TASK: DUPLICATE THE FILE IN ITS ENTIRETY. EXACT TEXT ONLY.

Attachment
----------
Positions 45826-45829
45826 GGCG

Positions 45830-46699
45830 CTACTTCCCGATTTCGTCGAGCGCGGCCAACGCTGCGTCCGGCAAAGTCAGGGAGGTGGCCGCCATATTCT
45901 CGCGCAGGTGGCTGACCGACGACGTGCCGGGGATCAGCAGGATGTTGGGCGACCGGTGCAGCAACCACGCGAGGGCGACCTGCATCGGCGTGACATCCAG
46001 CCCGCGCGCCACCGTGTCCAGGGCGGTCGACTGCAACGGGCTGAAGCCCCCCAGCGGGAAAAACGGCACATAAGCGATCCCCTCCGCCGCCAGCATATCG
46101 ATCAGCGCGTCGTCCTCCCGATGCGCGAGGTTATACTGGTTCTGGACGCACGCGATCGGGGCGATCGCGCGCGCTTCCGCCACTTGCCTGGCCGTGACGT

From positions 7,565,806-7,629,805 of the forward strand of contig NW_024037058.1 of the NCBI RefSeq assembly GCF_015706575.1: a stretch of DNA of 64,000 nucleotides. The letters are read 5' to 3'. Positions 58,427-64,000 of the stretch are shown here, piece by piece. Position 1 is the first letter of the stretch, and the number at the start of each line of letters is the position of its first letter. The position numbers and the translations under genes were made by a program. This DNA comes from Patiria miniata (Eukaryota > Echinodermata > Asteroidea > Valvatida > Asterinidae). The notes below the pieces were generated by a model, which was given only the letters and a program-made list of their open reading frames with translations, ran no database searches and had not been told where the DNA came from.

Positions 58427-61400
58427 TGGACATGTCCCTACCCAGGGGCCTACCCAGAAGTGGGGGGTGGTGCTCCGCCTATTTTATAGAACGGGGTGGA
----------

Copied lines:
Positions 45826-45829
45826 GGCG

Positions 45830-46699
45830 CTACTTCCCGATTTCGTCGAGCGCGGCCAACGCTGCGTCCGGCAAAGTCAGGGAGGTGGCCGCCATATTCT
45901 CGCGCAGGTGGCTGACCGACGACGTGCCGGGGATCAGCAGGATGTTGGGCGACCGGTGCAGCAACCACGCGAGGGCGACCTGCATCGGCGTGACATCCAG
46001 CCCGCGCGCCACCGTGTCCAGGGCGGTCGACTGCAACGGGCTGAAGCCCCCCAGCGGGAAAAACGGCACATAAGCGATCCCCTCCGCCGCCAGCATATCG
46101 ATCAGCGCGTCGTCCTCCCGATGCGCGAGGTTATACTGGTTCTGGACGCACGCGATCGGGGCGATCGCGCGCGCTTCCGCCACTTGCCTGGCCGTGACGT

From positions 7,565,806-7,629,805 of the forward strand of contig NW_024037058.1 of the NCBI RefSeq assembly GCF_015706575.1: a stretch of DNA of 64,000 nucleotides. The letters are read 5' to 3'. Positions 58,427-64,000 of the stretch are shown here, piece by piece. Position 1 is the first letter of the stretch, and the number at the start of each line of letters is the position of its first letter. The position numbers and the translations under genes were made by a program. This DNA comes from Patiria miniata (Eukaryota > Echinodermata > Asteroidea > Valvatida > Asterinidae). The notes below the pieces were generated by a model, which was given only the letters and a program-made list of their open reading frames with translations, ran no database searches and had not been told where the DNA came from.

Positions 58427-61400
58427 TGGACATGTCCCTACCCAGGGGCCTACCCAGAAGTGGGGGGTGGTGCTCCGCCTATTTTATAGAACGGGGTGGA